Do You Pay Decedents’ Debt?
As a Florida Probate attorney with an understanding of Deceased Estate Law, I get asked this question all the time: “Do I have to pay off my dead relative’s debts?”
For most people in most situations, the answer is no.
When someone dies, their estate is responsible for paying off their debts. That means that debt collectors can go after bank accounts and other forms of savings and assets that the deceased individual owned to get the money they’re owed. If the estate doesn’t have enough funds, the collector is usually out of luck because they can’t go after other people to collect. The debt simply goes unpaid.
That doesn’t necessarily stop some unsavory collectors from trying, though, and if saying no and asking them not to call doesn’t scare them off, you should report them.
Of course, it’s also important to mention that there are some specific exceptions to this rule that do allow collectors to come after you.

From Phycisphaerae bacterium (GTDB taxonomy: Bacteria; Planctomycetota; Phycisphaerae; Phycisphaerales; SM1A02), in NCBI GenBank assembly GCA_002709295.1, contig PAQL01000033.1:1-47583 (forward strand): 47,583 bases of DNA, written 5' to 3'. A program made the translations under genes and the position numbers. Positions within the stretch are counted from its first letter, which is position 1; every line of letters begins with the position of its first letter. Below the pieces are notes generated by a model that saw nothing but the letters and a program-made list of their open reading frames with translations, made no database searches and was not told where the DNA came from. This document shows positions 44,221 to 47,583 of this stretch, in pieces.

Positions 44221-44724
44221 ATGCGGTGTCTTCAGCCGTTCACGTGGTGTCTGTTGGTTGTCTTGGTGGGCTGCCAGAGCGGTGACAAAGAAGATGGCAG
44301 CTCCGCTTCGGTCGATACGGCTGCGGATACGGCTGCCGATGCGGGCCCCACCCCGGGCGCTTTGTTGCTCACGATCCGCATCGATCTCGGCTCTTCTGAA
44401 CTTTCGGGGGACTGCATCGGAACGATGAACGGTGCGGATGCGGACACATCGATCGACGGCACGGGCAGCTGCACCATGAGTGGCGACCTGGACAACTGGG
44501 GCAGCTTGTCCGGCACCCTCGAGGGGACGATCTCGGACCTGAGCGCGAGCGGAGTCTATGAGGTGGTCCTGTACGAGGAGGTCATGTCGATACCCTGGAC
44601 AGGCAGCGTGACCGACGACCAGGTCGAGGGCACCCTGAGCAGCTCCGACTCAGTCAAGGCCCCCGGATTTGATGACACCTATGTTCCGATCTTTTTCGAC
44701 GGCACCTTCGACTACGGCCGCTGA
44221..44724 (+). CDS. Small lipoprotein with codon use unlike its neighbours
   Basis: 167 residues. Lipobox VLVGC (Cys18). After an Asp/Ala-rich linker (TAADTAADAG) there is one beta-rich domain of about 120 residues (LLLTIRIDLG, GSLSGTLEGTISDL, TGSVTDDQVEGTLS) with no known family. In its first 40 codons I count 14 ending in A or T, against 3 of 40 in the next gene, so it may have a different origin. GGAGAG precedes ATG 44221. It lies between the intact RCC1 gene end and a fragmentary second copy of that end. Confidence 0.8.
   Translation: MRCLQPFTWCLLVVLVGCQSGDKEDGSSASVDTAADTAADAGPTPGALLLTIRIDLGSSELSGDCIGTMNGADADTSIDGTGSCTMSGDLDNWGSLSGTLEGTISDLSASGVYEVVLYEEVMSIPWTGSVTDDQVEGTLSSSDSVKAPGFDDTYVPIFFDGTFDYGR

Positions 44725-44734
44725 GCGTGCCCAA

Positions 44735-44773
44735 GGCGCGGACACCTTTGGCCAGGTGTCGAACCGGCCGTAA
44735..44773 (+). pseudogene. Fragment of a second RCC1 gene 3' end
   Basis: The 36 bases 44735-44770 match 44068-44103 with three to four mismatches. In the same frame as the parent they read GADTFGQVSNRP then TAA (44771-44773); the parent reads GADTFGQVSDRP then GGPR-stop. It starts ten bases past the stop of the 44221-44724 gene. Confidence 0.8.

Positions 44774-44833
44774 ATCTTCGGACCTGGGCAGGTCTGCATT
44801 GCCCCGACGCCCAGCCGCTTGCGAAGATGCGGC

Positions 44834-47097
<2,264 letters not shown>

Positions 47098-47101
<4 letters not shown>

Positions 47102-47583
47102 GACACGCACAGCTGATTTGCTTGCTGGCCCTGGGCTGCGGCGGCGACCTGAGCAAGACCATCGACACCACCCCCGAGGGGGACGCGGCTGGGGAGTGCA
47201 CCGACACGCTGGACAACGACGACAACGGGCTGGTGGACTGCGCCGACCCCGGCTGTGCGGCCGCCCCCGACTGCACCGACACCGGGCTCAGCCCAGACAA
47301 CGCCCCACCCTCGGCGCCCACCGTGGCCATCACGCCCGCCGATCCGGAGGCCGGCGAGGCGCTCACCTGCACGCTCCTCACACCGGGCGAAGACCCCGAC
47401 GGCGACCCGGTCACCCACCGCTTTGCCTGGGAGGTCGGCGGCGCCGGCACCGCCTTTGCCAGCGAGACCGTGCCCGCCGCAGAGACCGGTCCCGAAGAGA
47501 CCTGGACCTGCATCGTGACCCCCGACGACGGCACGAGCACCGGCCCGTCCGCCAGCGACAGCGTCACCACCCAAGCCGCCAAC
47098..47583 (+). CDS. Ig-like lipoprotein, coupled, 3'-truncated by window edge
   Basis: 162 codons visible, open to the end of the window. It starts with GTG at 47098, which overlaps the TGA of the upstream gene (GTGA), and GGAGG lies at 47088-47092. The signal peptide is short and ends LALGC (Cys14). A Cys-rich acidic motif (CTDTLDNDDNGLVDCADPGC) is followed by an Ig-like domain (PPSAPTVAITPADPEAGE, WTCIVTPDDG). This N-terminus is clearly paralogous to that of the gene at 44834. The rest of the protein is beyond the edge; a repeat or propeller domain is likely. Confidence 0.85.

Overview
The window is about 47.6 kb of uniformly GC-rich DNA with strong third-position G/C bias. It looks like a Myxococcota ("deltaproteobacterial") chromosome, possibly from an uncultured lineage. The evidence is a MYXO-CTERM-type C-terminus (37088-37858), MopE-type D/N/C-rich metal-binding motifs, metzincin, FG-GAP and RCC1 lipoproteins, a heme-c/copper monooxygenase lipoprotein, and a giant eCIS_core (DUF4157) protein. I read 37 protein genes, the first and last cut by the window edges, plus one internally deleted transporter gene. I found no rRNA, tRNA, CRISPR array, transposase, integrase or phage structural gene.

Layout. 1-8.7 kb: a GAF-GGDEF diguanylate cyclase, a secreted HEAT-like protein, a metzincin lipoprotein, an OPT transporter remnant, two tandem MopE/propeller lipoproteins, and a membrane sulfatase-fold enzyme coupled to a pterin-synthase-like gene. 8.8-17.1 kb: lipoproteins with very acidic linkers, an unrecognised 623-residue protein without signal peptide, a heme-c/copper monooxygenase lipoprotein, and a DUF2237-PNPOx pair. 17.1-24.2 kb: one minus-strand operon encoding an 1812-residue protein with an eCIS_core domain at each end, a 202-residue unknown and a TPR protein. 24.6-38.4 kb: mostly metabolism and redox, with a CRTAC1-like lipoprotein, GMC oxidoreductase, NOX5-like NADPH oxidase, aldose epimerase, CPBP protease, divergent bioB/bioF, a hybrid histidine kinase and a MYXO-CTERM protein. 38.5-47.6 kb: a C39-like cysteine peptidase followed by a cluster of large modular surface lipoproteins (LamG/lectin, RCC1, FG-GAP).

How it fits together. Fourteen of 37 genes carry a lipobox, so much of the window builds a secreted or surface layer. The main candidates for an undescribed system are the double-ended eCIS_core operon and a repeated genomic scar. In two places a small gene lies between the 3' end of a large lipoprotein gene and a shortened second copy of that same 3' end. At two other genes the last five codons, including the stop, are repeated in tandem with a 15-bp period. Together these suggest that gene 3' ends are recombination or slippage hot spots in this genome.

Florida Probate Attorney: Reasons You Would Be Responsible for the Debt
While you can’t be held responsible for the debt of other decedents in most cases according to Deceased Estate Law, there are particular circumstances where you might be required to pay.
- You signed the obligation. When you open a joint account with someone or sign on as an account holder, you are responsible for any debt accrued on that account. For example, if you are an adult and you’re on your mother’s credit cards as an account holder, you will be required to pay back anything she owes when she passes on. However, if you’re just an authorized user, you cannot be held liable.
- You were responsible for the estate and violated probate laws. If you’re put in charge of handling the decedent’s estate, it’s your job to sell off any assets to pay off the debt. If you neglect to pay or prevent debtors from collecting by illegally using assets, they can make you pay back the debt with your own money.
- Your spouse died. The rules on the transference of spousal debt are quite complex. Your best bet is to speak with an experienced Florida Probate attorney about your specific situation.
If you still feel confused about your situation and whether or not you can be made to pay, talk to a Florida Probate attorney that you trust.